We like to imagine that hackers are smart, but it is their collective incompetence that has allowed the IT industry to survive their attacks as long as they have.
Viruses may be unleashed, worms may spread, but usually the McAfees and Symantecs of the world are quick enough to help isolate and deal with such malware in a manner of weeks, if not days. This was the case with Sasser, Nimda, and even Code Red. Rare is the malware that acts with the consistent, determined approach of a stealth marketing campaign. This, however, has been the hallmark of Storm, a quietly professional example of online organised crime at its best. And scariest.
You know something's different when Storm starts cropping up in the pages of mainstream newspapers, as it did in the Toronto Star here in Canada last week. In a story which described Storm as the "syphilis of computers", the Star explained in very basic, accessible terms what the threat is and how it is growing. It's the kind of story you would have expected to find written about head lice in elementary schools or, before SARS hit Toronto, the nature of pandemics. A problem historically of concern to specialists such as doctors (or in Storm's case, IT managers) is translated for a mass audience, because the specialists are proving incapable of stopping the worst of its effects.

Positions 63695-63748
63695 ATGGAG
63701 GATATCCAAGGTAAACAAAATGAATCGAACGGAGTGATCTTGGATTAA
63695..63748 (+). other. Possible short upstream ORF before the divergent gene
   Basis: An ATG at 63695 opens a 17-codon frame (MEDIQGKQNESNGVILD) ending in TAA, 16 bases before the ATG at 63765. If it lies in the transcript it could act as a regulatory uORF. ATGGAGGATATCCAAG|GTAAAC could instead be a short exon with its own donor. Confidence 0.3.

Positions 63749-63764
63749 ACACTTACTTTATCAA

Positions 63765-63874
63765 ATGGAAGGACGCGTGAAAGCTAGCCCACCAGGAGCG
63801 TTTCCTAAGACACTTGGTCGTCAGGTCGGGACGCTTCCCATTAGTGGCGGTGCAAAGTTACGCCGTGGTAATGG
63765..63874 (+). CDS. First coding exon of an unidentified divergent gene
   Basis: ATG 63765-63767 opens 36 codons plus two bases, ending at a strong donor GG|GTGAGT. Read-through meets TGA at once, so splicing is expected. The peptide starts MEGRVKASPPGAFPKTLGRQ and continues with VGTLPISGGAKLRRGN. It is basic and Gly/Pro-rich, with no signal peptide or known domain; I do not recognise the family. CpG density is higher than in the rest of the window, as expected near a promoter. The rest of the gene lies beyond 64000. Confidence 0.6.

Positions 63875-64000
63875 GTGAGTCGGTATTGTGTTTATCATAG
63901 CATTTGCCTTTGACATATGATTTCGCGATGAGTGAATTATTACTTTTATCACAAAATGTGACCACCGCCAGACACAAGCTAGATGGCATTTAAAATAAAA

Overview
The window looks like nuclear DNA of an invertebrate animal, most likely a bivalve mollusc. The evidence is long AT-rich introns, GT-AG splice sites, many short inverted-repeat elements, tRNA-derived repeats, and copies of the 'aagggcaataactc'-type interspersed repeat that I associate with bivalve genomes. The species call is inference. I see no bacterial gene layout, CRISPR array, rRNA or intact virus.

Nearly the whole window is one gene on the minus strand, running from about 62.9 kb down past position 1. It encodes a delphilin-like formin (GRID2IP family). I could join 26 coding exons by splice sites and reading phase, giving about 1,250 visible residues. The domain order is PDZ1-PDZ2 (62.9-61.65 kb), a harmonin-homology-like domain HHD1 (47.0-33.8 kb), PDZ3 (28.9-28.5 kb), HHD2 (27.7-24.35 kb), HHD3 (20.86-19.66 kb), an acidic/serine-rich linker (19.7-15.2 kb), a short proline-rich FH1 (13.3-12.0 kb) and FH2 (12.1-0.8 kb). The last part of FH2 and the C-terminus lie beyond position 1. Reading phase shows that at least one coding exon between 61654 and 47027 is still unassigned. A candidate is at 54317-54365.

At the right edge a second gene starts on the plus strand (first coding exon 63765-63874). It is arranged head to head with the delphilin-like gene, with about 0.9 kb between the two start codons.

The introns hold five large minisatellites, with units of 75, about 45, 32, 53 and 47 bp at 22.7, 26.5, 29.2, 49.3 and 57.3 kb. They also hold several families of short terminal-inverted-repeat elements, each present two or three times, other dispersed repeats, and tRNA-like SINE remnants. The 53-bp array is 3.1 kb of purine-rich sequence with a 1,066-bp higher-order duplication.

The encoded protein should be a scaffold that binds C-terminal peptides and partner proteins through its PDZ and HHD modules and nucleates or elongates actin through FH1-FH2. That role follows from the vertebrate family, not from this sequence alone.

The most recent reports about Storm, particularly a blog post from Secure Works researcher Joe Stewart, suggest that the hackers behind it are splitting up access to the compromised computers for sale to spammers. It doesn't matter whether you believe there are millions of such zombie machines or, as some experts say, a quarter of a million. We're potentially talking about an army of infected machines the size of several corporate enterprises. Selling them to those who send unsolicited commercial email is the least of the dangers such a "market" of botnets poses.
We've become so used to the identify-contain-forget cycle of security that Storm may require a completely different mind set, both for IT managers and their users. Storm has already hung on for the better part of a year. There's little to indicate it will be on the wane anytime soon. Instead of seeing such malware as a short-term event which we combat and vanquish, we may have to think of coping strategies that extend to several years. This would, of course, have major implications for enterprise IT security policies, which typically focus on user behaviour in exceptional circumstances (illegal downloads, connecting an unknown device to the network) rather than guidelines for ongoing vigilance.
Storm got its name because of an email message that warned of a disastrous weather event that was taking place in Europe, but the metaphor may not really apply anymore. When a real storm ends, people can usually walk around the way they did before. With the Storm malware, the rain might keep falling. IT managers will have to decide whether to permanently carry an umbrella, or get used to being wet.